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There’s generally a correlation in the currency markets where any bounce in the price of WTI inspires similar momentum in those currencies linked to commodity prices. However, this hasn’t been the case on this occasion with this probably linked to rising suspicions that the OPEC meeting later this week will leave oil production levels unchanged. Although there are concerns over how economies will be able to cope with the dramatic decline in the price of WTI over the previous year, the recent reports showing that production levels are still rising from OPEC committee members suggests that the lower oil prices are set to stay. Due to the likelihood that OPEC will leave production levels unchanged and the probability that this will pressure the price of WTI, there is hesitation from buyers to buy currencies linked to commodity prices.
With investment in oil production rising despite the dramatically lower prices, one has to consider that OPEC is deliberately trying to regain market share by keeping the price of WTI low and consequently squeezing out US producers. Bearing in mind that we are now encountering a relationship between the drop in US oil rigs noted at the beginning of the year and the recent reduced trade surpluses coming out of the weekly US inventory reports, there is room to suggest that this method is beginning to work. Investment in oil production is increasing throughout the Middle East, with this suggesting the oversupply concerns are going to remain a dominant threat to investor sentiment. What does this mean to the price of WTI and those currencies linked to commodity prices? Continued pressure, especially with the USD regaining momentum.
The USD has regained its stance as the king of the currency markets, with this being motivated by a combination of Janet Yellen repeating her commitment to raise interest rates at some point this year and recent US economic data supporting the Federal Reserve’s view that any decline in economic momentum was just temporary. The USD will remain supported as long as optimism remains that the Fed will raise rates in 2015. What has happened recently is that fragilities in the US economy have been exposed, which provides validation for the Fed to maintain a cautious and hesitance stance towards raising interest rates. As I have commented since the end of September 2014, I still expect the first US interest rate rise to take place in September 2015.
We saw the need for additional improvements in the US economy outlined once again when consumer spending remained unchanged in April despite personal incomes rising above expectations. The repeated signs of continued weakness in consumer spending within the US economy is not going to prevent the Fed from raising interest rates at some point later this year, but it will slow down the pace of future rate rises. It just reiterates that there are still fragilities in the US economy that have been exposed, with the lack of consumer spending being a major concern. It is a major concern not just because consumer spending represents such a huge proportion of GDP, but also because a lack of spending will also weigh on inflation prospects with this being something the Fed vigorously monitors.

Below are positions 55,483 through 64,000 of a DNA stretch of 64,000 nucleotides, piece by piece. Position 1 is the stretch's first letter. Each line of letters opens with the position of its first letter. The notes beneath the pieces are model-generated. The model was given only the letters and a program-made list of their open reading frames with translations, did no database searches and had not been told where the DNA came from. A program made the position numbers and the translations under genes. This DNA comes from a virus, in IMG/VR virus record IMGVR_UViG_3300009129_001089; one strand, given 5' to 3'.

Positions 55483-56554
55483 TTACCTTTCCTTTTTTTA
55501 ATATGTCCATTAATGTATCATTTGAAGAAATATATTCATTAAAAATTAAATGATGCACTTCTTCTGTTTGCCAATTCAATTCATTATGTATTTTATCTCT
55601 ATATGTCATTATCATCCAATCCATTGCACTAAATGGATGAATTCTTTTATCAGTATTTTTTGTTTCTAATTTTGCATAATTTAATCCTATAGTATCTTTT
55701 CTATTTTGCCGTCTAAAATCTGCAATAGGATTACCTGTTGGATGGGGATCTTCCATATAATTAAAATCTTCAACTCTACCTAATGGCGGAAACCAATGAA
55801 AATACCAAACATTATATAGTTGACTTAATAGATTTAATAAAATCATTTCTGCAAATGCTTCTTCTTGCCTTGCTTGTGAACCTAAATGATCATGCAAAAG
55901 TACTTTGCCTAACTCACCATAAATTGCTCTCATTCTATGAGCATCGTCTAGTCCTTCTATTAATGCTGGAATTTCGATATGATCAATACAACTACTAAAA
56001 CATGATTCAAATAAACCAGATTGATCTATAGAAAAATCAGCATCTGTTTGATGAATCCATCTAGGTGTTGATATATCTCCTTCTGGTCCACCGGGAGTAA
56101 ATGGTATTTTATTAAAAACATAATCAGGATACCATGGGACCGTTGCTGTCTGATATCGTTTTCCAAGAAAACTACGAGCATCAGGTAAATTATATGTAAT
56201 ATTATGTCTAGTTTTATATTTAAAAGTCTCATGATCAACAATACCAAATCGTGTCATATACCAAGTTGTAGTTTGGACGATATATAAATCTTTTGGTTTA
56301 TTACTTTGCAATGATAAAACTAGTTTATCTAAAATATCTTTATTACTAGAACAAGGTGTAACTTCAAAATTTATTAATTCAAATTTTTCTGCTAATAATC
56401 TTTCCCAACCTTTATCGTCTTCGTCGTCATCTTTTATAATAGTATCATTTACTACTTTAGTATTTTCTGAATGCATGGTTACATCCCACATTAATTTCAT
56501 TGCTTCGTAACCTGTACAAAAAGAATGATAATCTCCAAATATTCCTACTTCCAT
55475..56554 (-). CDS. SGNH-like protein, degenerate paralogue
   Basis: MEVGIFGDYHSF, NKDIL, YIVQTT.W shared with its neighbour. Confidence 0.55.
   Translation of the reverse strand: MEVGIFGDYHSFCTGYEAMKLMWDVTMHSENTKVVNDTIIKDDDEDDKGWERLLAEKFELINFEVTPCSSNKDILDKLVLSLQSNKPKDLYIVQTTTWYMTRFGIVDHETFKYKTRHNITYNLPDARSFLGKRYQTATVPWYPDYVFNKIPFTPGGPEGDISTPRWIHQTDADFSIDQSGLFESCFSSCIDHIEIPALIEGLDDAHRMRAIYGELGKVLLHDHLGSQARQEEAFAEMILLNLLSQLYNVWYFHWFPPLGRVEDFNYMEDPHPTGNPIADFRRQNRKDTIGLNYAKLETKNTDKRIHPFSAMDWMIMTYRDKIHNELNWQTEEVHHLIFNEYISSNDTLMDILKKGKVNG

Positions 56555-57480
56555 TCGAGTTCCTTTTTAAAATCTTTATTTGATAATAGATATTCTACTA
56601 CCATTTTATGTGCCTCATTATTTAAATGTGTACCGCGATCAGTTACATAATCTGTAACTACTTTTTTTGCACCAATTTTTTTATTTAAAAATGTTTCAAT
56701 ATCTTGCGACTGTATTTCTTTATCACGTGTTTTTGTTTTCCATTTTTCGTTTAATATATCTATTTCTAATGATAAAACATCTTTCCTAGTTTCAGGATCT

Any hopes of a further bounce in EURUSD ended swiftly following the pair’s failure to close above 1.10 at the end of last week. This was largely seen as a psychological resistance level and the failure to close above 1.10 allowed the bears to take control with the EURUSD dropping by 100 pips to 1.0890. Greece is once again being seen as the reoccurring risk to investor sentiment, with the markets having to hear further contrasting reports over whether an agreement with its creditors is imminent. We are only days away from the next Greece repayment with the major threat remaining that a default by Athens is still a possibility. This hasn’t been factored into the currency and the Euro is still vulnerable to further declines. Even if there isn’t a default, the likelihood of capital controls within Greece is rising.
It was repeatedly pointed out that if the GBPUSD managed to close below 1.55, the bears would see an opportunity to exploit weakness in the pair and we have now dropped to 1.5181. Although economic data showed an improvement in manufacturing activity over the previous month, the PMI missed expectations with this coming on the back of investor sentiment being weakened by the news that the UK’s main GDP contributor, services, expanded at its weakest pace in over two years in the first quarter of 2015. With it being inevitable that the Bank of England will leave interest rates unchanged later this week, it remains possible that the GBPUSD is going to return to the May lows of 1.50.